Information is a word commonly—but imprecisely—used. The entry for “information” in the Stanford Encyclopedia of Philosophy begins with the acknowledgement that the “detailed history of both the term ‘information’ and the various concepts that come with it is complex and for the larger part still has to be written.”
Philosopher of information Luciano Floridi points out that information has been a concept “in the background” for some time—“the Cinderella in the history of philosophy”—but that it is an “impoverished concept” worthy of much more attention:
To paraphrase Molière, Western philosophy has been speaking informationally without knowing it for twenty-five centuries. We have always relied on Cinderella working hard in the house of philosophy. It is time to acknowledge her great services, by designing the philosophy of our time to be properly conceptualized for our time.
Building on Floridi’s helpful map of the “conceptual labyrinth” of the meaning of information, I would like to present a definition of information as a process. Before doing so, it is important to understand how the meaning of the word has shifted over time and the different ways the word is used today.
Shifts in Meaning
In “Information: Notes Toward a Critical History,” John Durham Peters identifies four significant shifts in the meaning of the word. In its earliest classical Latin form, informatio, information meant the formation of an idea or an item of knowledge—an understanding that extends back at least to Classical Greek philosophy. In post-classical Latin (circa the fifth century), as informare, information took on the additional meaning of instruction or imparting knowledge.
The first significant shift Peters identifies is during the late middle ages, when interpreters of Aristotle used information more broadly to account for the order of the universe: material objects were shaped from within by the forms that in-formed them. In this sense, “information had to do … with the active shaping of the world and with the conferral of form on matter.”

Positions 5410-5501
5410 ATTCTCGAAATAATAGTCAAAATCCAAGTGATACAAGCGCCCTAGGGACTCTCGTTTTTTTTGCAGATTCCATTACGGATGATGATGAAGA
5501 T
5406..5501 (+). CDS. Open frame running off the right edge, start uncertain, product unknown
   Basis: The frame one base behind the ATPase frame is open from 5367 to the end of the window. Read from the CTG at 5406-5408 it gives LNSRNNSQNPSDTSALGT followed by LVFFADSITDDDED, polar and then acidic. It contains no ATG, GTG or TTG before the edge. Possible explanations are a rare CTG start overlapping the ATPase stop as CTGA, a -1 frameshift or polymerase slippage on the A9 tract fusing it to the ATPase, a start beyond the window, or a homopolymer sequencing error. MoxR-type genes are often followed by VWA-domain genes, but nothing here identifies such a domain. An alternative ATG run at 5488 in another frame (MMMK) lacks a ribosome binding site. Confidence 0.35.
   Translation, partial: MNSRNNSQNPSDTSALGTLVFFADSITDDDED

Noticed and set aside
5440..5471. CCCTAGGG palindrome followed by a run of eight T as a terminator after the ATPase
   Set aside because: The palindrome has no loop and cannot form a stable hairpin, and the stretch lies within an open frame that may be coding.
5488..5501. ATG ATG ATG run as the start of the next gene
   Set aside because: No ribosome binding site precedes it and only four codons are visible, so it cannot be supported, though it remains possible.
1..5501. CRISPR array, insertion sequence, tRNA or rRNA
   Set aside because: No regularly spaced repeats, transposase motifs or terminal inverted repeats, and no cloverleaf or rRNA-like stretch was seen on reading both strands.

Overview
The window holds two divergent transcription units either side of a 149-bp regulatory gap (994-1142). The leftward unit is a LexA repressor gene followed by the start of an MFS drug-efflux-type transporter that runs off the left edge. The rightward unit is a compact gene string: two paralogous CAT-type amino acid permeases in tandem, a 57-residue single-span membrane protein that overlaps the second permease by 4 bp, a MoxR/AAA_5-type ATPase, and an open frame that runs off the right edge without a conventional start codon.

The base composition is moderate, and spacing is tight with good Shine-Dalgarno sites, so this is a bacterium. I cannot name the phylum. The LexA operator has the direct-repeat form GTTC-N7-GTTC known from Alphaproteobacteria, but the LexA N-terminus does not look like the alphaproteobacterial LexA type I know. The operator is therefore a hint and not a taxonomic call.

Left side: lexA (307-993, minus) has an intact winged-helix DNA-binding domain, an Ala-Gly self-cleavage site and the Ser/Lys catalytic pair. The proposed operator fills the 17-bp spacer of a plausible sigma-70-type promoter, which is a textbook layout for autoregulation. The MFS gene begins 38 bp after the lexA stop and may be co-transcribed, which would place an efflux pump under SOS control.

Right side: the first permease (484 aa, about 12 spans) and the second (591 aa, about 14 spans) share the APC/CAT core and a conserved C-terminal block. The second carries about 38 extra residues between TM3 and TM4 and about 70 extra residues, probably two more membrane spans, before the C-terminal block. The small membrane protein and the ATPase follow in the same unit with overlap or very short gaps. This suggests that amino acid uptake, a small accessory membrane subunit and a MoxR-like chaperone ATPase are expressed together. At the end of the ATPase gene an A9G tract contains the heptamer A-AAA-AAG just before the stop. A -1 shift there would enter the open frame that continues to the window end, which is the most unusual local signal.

The second shift, associated with British empiricism in the seventeenth and eighteenth centuries, was a shift away from metaphysical forms related to the world at large toward the evidence of individual senses. The human mind, informed by sensations from the world, became the site of information. Information, Peters claims,“drifted from cosmos to consciousness … from structure to stuff, from form to substance, from intellectual order to sensory impulses.”
Peters’s third and fourth shifts occur with the emergence of the modern bureaucratic state in the eighteenth and nineteenth centuries and modern technologies in the nineteenth and twentieth centuries. First the state, as the aggregator and organizer of quantifiable information, became the comprehensive knower and shaper of reality at a scale that was more like a god’s than a human being’s. Next, with new technologies information became a form of knowledge even more mathematical, efficient, abstracted, and aliened from individuals’ embodied lives. Thus, we are now required to acquire various information and digital literacies to understand how information and information technologies—and the entities that control them—are forming us.
Today, the word information is used in a few different ways. It can be used in a technical or quantitative sense, which is concerned with patterns of difference and the reduction of uncertainty. A second sense is close to the classical Latin informatio, to give form or shape to an idea. The third and most common use is closer to the post-classical Latin informare, to impart meaningful information or knowledge.
Arthur Peacocke brings together these three senses of information and adds a fourth. Information in the technical sense becomes shaped information, which is then conveyed as meaningful information. To complete this process, Peacocke adds the disclosure and reception of information. With this addition, Peacocke takes a step toward reintroducing the notion that information is for formation. He also helps us see information as a process: the selection, shaping, impartation, and reception of information.
Given our knowledge of genetics and information automation, it is worth noting that human agents needn’t be present throughout the whole information process. Information can be generated and transmitted without the presence of a creative, informing, or informed person.
The Human Process
But when we think about the distinctive human process of creating information, we can speak of a process that includes selection, communication, and formation.
This process begins with the discovery and selection of meaningful data. Then, as information agents, we communicate that content through language and information artifacts. If our intentions are realized, our mediated messages impact and form others.